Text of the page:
As to whether all or any of these incursions constituted invasions rather than migrations it is impossible to say. We may though, speculate Considered in the light of later incursions into north -west India by Alexander the Great and a host of other intruders, including those afire with the spirit of Islam, the Aryan coming has traditionally been seen as a full scale invasion. The indigenous people, naturally resisted the newcomers, and a fierce and protracted struggle ensued.
In a standard textbook on ancient India, R.C. Majumdar goes on to identify the indigenous resistance as coming from the “Dravidians”, the assumption being that the indigenous people spoke Dravidian, as opposed to a Sanskrit language. It was not a merely a struggle between two nationalities. The Dravidians had to fight for their very existence... But all in vain....The Dravidians put up a brave fight, and laid down their lives in hundreds and thousands on various battlefields, but ultimately had to succumb to the attacks of the invaders. The Aryans destroyed their castles and cities, burnt their houses, and reduced a large number of them to slavery.
Recent theories of multiple migrations have somewhat softened the picture. Perhaps some of the Aryan clans were invited into India as allies, mercenaries or traders, the indigenous people may not have been Dravidian but earlier Indo-Aryan arrivals, there is nothing to suggest that they ever constructed “castles and cities; and the archaeological evidence, being entirely ceramic, gives no hint of sudden change one would expect of conquest and suppression of an entire nationality.
Arguably this process of Aryanisation by which arya culture spread to non-arya peoples continued throughout the subcontinents history, indeed is still going on to this day. In little frequented enclaves of central and north eastern India tribal communities of “adivasi”, or aboriginal people may be found in various stages of Aryanisation (or Sanskritisation).
An Aryan society may be defined as one in which primacy is accorded to a particular language (Sanskrit), to an authoritive priesthood (Brahmans) and to hierarchical social structure (Caste). To establish these three pillars of Aryanisation in say Kerala or Java no sizeable relocation of people would have been necessary. The process appears simply to have been one of gradual acculturation requiring neither mass migration nor enforced concurrence.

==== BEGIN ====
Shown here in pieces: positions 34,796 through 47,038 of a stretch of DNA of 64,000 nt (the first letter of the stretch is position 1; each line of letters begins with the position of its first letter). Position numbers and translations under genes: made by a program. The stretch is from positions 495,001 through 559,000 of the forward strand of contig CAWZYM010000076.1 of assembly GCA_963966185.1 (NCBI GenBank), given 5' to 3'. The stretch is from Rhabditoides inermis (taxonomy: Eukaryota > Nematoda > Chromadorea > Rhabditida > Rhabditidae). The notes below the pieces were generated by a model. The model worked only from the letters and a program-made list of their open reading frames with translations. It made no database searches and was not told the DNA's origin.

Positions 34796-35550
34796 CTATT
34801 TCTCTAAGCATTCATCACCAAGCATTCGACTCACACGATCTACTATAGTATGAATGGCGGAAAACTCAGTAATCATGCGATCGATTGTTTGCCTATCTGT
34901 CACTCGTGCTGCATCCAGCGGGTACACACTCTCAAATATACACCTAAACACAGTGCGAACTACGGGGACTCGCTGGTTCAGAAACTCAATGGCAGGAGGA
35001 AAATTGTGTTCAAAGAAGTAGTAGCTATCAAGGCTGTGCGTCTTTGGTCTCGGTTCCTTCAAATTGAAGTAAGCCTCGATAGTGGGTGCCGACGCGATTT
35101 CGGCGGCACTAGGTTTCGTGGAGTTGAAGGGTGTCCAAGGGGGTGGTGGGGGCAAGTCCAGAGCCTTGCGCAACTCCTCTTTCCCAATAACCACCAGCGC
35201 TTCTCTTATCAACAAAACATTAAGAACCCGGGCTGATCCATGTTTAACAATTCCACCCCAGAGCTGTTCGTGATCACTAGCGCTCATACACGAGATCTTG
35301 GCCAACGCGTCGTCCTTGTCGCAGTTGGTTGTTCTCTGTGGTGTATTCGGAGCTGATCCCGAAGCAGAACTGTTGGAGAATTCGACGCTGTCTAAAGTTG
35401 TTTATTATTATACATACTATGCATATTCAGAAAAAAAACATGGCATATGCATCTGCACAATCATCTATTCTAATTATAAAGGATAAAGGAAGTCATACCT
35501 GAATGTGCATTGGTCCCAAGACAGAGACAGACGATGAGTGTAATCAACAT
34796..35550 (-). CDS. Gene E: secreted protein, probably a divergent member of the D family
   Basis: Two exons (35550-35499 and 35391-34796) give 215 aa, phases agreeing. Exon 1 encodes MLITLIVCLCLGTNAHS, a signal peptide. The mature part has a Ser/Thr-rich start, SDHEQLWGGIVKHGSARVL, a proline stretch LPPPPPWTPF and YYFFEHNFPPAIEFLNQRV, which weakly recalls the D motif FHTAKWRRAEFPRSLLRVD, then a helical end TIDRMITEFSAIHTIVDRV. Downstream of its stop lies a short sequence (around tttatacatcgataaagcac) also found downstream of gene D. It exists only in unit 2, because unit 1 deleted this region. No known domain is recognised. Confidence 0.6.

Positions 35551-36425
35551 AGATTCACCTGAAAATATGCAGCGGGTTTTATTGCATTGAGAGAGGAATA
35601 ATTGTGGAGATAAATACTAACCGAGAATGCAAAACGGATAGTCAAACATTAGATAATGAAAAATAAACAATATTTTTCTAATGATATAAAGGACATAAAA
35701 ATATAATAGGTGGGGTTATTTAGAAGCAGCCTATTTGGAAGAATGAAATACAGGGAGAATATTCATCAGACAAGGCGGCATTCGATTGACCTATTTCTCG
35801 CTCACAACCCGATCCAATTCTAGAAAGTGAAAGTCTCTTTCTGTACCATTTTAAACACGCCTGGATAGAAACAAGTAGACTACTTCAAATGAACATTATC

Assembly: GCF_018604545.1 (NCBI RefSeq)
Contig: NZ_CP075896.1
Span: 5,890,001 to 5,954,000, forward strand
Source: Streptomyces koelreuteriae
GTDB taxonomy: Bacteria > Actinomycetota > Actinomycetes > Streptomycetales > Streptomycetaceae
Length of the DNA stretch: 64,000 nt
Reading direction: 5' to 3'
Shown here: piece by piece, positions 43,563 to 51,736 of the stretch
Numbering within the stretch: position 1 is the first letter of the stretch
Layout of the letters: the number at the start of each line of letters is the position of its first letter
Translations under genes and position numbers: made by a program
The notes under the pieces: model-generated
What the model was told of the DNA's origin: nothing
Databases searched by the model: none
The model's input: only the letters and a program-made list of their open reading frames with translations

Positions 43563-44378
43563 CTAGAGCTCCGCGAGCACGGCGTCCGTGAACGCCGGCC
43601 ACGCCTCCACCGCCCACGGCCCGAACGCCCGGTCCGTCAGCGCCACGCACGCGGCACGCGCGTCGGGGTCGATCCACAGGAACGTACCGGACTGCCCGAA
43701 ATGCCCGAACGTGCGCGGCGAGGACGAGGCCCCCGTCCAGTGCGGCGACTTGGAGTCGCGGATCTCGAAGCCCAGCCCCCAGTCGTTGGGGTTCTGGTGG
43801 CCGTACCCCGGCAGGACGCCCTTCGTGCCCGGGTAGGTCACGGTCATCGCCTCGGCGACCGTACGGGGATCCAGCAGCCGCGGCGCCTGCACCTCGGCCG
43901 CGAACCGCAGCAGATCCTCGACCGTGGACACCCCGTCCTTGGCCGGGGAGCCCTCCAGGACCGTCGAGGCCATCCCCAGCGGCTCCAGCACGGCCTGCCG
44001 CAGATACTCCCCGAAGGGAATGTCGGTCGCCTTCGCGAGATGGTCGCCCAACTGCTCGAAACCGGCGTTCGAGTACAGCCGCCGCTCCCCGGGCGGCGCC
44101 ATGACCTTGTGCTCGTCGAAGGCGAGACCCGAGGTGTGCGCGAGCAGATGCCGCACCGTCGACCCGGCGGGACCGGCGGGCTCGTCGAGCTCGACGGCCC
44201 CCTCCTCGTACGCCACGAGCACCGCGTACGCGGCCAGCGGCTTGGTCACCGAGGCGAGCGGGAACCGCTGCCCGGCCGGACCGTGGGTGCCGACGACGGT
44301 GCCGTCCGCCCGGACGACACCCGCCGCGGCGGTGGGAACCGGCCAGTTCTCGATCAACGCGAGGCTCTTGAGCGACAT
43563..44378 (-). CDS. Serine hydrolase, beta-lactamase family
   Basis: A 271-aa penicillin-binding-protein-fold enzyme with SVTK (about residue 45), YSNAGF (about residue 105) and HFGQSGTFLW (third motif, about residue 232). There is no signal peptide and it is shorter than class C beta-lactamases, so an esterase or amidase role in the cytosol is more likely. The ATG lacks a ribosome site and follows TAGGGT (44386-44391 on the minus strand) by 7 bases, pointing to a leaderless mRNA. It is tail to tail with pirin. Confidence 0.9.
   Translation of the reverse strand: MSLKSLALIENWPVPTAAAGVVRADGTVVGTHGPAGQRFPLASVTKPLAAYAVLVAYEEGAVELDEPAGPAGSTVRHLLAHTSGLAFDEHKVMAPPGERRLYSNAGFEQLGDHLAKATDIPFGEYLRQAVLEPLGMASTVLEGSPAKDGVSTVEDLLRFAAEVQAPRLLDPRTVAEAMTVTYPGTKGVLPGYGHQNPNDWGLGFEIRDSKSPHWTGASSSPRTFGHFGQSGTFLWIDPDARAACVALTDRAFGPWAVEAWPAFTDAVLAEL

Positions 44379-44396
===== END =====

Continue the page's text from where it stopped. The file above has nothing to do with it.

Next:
A small admixture of fortune-seekers, traders or teachers who happened to be in possession of a superior technology and a persuasive ideology could and did, if prepared to compromise with existing custom, create a convincing and lasting Aryanisation without apparently antagonizing anyone.
Admittedly, indeed on their own admission, the arya cattle rustlers of Rig Veda did antagonize the dasa. But they also compromised with them, adopting dasa technology, dasa cults, and dasa vocabulary, and inducting dasa clans and leaders into their society. Despite the importance attached to the purity of Sanskrit, there is even a hint of dasa-arya bilingualism. With the horse and the chariot as a mesmerising technology. And with the subtleties of ritual sacrifice as a mesmerising ideology, the arya may have secured recognition of their superiority by a process no more deliberate and menacing than social attraction and cultural osmosis; thus the Aryan invasion and conquest of India could be as much a myth and a red herring as the existence of the Aryan Race.
It should however, be emphasized that in the second millennium B.C. The familiar traits of Aryanisation, those three pillars of language, priesthood and social hierarchy, were only just beginning to emerge. All are evident in the Vedas, but they are underdeveloped. They only assume definition and primacy in the context of contact between arya and the various indigenous peoples. Quite possibly the latter contributed to, or participated in, the formulation of these pillars. Arya culture may itself have been a hybrid, and may therefore be a misnomer.
- Myth of the Aryan Invasion of India- David Frawley
- India A History-John Key